The economy in perspective

The economy in perspective

Connecting the dots … Economic policymakers can sympathize with the national security analysts who are criticized for not putting together the pieces that seem–after the fact–to have formed an unmistakable picture. After all, critics ask, if an intelligence agency can’t see the whole picture, who can? And if policymakers can’t fill in the blanks, then what?

But predicting the future is just plain difficult, so many professional analysts don’t look only at the single most likely event, they construct several scenarios and weigh the probability of each. Financial corporations rely heavily on risk management techniques to estimate their exposures from various events and design strategies to mitigate their losses in any eventuality. So do national security and economic policy analysts. To use risk management techniques successfully, they need the imagination to envision many possible outcomes, the willingness to incur costs to cover the undesirable ones, and the flexibility to adjust strategy when conditions change.

Now consider current economic conditions in the U.S. Some observers consider them far weaker than expected, and abandon hope of even a moderate recovery. Others think conditions are reasonably sound and gradually brightening. Everyone recognizes that future economic growth would be compromised by a war with Iraq, renewed terrorist attacks, or both. How does the U.S. economy accommodate these diverse opinions, and how do policymakers set their course?

The disappointed camp points to weak corporate profits, dismal stock market performance, moribund capital spending, declining goods prices, rising oil prices, stagnant labor markets, and dormant export sales. Because of these conditions and the prospect of military action, many unhappy campers advocate tax cuts and/or easier monetary policy to stimulate the economy.

The upbeat camp emphasizes record auto sales, a buoyant housing market, and strong productivity growth. Just as important are labor markets’ restabilization–a lagging cyclical indicator–and signs that spending on capital equipment and software is picking up. They expect the mix of activity to shift away from consumers and toward business investment as the economy consolidates its gains in the year ahead. These happier campers regard fiscal policy as stimulating and monetary policy as accommodative to economic expansion.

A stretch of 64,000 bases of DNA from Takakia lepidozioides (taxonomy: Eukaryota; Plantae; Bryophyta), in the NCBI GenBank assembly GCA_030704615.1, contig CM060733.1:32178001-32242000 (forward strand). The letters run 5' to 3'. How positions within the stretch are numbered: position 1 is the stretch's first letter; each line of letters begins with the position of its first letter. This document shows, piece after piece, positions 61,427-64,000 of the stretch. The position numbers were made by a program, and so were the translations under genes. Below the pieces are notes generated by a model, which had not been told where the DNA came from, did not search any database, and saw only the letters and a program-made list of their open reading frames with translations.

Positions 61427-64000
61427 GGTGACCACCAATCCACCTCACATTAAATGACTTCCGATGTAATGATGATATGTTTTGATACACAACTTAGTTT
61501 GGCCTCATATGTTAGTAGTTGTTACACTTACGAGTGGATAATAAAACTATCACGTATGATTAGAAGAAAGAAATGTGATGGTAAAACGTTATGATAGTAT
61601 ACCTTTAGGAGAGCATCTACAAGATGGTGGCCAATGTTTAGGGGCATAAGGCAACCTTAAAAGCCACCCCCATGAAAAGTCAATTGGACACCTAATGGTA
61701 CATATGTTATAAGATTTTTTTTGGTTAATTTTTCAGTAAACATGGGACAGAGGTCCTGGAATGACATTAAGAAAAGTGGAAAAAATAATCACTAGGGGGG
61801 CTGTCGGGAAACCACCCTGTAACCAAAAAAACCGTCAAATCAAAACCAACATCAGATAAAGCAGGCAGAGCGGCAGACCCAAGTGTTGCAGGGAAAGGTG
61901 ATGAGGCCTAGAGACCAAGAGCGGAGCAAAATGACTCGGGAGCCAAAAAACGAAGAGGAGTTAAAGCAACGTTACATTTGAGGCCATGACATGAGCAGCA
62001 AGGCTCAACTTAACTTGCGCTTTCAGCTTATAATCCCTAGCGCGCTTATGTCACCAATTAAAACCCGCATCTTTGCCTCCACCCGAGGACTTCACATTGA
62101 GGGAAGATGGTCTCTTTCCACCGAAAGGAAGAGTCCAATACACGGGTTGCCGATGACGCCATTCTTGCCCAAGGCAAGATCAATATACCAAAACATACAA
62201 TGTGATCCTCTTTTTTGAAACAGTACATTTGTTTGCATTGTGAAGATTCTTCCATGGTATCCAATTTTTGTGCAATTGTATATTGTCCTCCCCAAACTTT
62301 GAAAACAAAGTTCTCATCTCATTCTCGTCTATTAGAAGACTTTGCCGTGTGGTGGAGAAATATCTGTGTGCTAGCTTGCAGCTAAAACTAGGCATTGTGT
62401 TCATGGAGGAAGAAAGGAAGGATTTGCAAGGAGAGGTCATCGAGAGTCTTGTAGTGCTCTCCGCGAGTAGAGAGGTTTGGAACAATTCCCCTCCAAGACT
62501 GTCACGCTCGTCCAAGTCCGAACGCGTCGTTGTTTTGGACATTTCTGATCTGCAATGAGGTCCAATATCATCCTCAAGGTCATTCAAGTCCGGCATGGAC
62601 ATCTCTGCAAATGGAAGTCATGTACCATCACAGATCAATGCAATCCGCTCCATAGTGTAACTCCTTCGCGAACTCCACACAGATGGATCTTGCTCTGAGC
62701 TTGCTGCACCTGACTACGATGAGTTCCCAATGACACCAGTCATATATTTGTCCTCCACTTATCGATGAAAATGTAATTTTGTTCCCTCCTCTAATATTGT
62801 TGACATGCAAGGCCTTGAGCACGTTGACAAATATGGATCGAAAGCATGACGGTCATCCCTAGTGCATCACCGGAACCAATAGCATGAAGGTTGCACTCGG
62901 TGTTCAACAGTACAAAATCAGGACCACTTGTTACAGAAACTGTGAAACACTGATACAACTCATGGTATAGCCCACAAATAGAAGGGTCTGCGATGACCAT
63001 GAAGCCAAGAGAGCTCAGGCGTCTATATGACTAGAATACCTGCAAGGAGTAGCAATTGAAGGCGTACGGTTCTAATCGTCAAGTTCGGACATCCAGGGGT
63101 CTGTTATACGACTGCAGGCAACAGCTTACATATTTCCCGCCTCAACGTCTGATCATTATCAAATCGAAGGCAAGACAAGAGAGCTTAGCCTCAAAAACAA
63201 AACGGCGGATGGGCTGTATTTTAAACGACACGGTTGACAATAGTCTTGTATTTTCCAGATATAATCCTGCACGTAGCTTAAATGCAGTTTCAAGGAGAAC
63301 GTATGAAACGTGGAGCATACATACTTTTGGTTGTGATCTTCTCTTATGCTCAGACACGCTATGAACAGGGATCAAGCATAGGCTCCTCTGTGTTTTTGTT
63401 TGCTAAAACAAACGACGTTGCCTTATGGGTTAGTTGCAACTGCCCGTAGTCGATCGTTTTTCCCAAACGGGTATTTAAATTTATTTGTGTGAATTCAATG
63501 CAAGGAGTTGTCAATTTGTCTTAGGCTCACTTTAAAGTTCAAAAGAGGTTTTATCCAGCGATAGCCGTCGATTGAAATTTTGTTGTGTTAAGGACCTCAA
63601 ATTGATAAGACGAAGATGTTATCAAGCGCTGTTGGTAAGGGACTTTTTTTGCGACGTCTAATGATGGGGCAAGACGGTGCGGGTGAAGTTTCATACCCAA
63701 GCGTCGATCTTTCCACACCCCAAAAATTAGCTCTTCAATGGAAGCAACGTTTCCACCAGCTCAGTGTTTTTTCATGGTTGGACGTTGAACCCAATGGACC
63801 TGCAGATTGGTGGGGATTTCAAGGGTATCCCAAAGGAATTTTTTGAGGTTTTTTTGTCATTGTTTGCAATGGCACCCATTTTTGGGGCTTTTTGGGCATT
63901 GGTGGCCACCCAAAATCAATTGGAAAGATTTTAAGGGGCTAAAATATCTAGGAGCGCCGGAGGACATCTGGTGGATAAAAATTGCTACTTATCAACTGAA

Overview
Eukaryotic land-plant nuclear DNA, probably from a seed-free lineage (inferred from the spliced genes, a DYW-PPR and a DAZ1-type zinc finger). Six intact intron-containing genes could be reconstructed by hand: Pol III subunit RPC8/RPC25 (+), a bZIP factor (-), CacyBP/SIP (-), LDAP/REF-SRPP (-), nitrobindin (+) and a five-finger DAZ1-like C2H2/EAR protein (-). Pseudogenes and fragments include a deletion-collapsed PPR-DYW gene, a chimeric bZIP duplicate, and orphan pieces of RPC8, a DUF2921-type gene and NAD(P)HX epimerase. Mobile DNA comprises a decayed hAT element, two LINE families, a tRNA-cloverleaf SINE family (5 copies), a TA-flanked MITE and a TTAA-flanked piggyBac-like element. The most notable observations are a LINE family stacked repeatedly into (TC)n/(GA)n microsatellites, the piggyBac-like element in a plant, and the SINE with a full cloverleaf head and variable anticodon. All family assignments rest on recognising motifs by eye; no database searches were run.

Financial markets digest these disparate viewpoints and reflect their net effect through prices, volume, quality spreads, and write-offs. Demand for U.S. Treasury instruments–especially short-term securities–has strengthened in the past six months as sagging confidence boosted the premium investors were willing to pay for claims in the world’s safest and most liquid financial markets. Private debt issuers have been forced to offer higher yields to float their paper; even so, the reception has often been tepid. Bond defaults are rising, as are loan-loss charge-offs at commercial banks. The volatility index of the S&P 500 stocks stands at record levels, showing wide swings of opinion about corporate valuations, and new issuance remains dormant. Cash is king.

For economic policymakers, the key issue is the likelihood that expansion can continue under these circumstances. Fortunately, policymakers who wish to see the big picture are aided powerfully by the markets, which have an enormous, gyroscopic capacity to rebalance economic activity after turbulence. By absorbing and retransmitting millions of individual corporate and household decisions, market economies channel resources toward their highest-valued use. So the fixed-investment famine has become the consumers’ feast. Liquidity sloshing around in financial markets, looking for safe harbors, has been washing up on households’ shores, financing homes and cars.

The Federal Open Market Committee’s self-described accommodative monetary policy stance has been supporting the public’s demand for cash and liquid assets at near-zero real interest rates. The question now is whether even lower nominal rates would be salutary. As the debate ensues, policymakers should draw comfort from knowing that while they are busy connecting the dots, market forces are hard at work piecing together the bigger picture.

COPYRIGHT 2002 Federal Reserve Bank of Cleveland

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